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Religious schools reforms to oust extremism

Pakistan's president Pervez Musharraf has announced reforms to the country's madrassas - religious schools - to make pupils more employable and less likely to turn to extremism.

He said the changes were being made due to a "dire need to enhance the quality and scope of madrassa education".

All pupils and teachers in Pakistan's 20,000-plus madrassas will be centrally registered, an aspect of the reforms prompted when links were discovered between a small minority of the schools and al Qaeda after September 11.

The education sector reform assistance programme (Esra) which co-ordinates efforts between the United States Agency for International Development (USAID) and the Pakistani government, is providing training in new teaching methods for schools, including madrassas, in poor districts.

The reformers hope that instead of rote learning, children will be taught critical thinking so that they can challenge ideas, and in the long term decide and defend their own positions on religion and politics.

"What USAID is doing here is working with the government to promote the sort of educational change that would allow people to sift these ideas," Esra head Brian Spicer said.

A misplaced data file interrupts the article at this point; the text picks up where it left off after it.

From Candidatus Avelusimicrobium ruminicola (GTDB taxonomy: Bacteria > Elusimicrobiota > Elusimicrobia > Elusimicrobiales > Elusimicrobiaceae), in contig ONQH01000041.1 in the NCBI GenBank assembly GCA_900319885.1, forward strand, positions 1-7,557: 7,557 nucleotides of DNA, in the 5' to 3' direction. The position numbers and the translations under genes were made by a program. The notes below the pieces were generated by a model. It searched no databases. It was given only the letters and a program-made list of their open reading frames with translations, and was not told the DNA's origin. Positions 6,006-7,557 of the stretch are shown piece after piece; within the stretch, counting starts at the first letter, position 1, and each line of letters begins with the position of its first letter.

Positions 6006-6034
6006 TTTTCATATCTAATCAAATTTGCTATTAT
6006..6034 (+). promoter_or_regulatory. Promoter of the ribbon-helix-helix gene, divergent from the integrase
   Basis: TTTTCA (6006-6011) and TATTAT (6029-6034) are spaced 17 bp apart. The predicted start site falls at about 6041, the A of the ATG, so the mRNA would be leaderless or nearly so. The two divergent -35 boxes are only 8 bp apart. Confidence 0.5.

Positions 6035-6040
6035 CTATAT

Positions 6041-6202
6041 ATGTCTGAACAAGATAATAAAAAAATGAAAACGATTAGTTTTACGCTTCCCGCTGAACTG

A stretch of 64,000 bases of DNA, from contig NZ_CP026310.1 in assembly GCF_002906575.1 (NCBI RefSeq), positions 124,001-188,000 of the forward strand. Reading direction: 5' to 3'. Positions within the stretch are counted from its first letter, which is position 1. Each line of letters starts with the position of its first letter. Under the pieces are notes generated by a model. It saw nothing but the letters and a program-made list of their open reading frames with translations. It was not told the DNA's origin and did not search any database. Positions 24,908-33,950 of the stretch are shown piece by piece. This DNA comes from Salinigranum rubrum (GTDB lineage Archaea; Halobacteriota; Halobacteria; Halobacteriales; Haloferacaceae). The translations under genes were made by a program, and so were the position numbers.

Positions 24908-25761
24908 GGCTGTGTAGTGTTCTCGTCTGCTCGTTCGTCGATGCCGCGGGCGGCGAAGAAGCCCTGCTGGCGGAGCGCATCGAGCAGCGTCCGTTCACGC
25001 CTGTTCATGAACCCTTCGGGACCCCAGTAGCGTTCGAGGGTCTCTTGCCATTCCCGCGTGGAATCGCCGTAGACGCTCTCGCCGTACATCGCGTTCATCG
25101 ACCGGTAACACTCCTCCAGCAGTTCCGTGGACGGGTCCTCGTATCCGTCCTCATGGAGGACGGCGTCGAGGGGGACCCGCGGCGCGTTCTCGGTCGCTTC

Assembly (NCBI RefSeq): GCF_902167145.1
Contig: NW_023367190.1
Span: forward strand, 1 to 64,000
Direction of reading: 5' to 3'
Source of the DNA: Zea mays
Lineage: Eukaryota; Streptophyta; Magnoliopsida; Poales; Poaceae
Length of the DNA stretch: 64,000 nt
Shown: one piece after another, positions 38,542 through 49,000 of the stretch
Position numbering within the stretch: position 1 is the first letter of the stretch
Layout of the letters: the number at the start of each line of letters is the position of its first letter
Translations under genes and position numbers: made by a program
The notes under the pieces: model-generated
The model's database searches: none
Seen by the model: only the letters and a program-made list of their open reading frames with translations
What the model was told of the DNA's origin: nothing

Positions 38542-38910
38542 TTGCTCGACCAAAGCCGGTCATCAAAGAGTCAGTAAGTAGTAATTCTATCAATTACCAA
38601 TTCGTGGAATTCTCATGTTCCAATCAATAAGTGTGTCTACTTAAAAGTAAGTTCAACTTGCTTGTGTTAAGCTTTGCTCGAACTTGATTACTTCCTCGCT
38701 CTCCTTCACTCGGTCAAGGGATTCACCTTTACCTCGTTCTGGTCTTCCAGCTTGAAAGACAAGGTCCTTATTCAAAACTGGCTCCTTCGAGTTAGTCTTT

But Maulana Fazlur Rehman, head of the Jamiat Ulema-e-Islami, a religious opposition party which also runs hundreds of madrassas, said that the Islamic schools strongly resent any external interference. "The madrassas want to retain their autonomy, their free position," the cleric said.

He denies any threat remains. "The interior ministry has declared formally that religious schools are clean from any activities of extremism or terrorism. The problems with this government come from the interference of foreign powers."

As president of this Islamic nation, Musharraf is caught between the dual needs for extreme sensitivity over religion and co-operation in the US-led international coalition against terrorism.

Substantial grants, debt relief and aid packages have flooded into Pakistan since it allied itself with the United States after September 11. During Musharraf's state visit to Washington in June, president Bush announced a $3 billion (pound;1.7bn) package for Pakistan, $1bn of debt cancellation and a further $120m for education alone.

Religion is too sensitive an issue here for the US to be seen to be interfering in madrassas. Officially there are no strings attached to the money. But Musharraf is aware that Washington expects strict controls to be placed on the madrassas, which US defence secretary Donald Rumsfeld has called the front line in the "battle of ideas" since September 11.

With this new allegiance proving lucrative enough to help stabilise the poverty-stricken nation's economy, Pakistan is unlikely to bite the hand that feeds it, even at the risk of discord at home.

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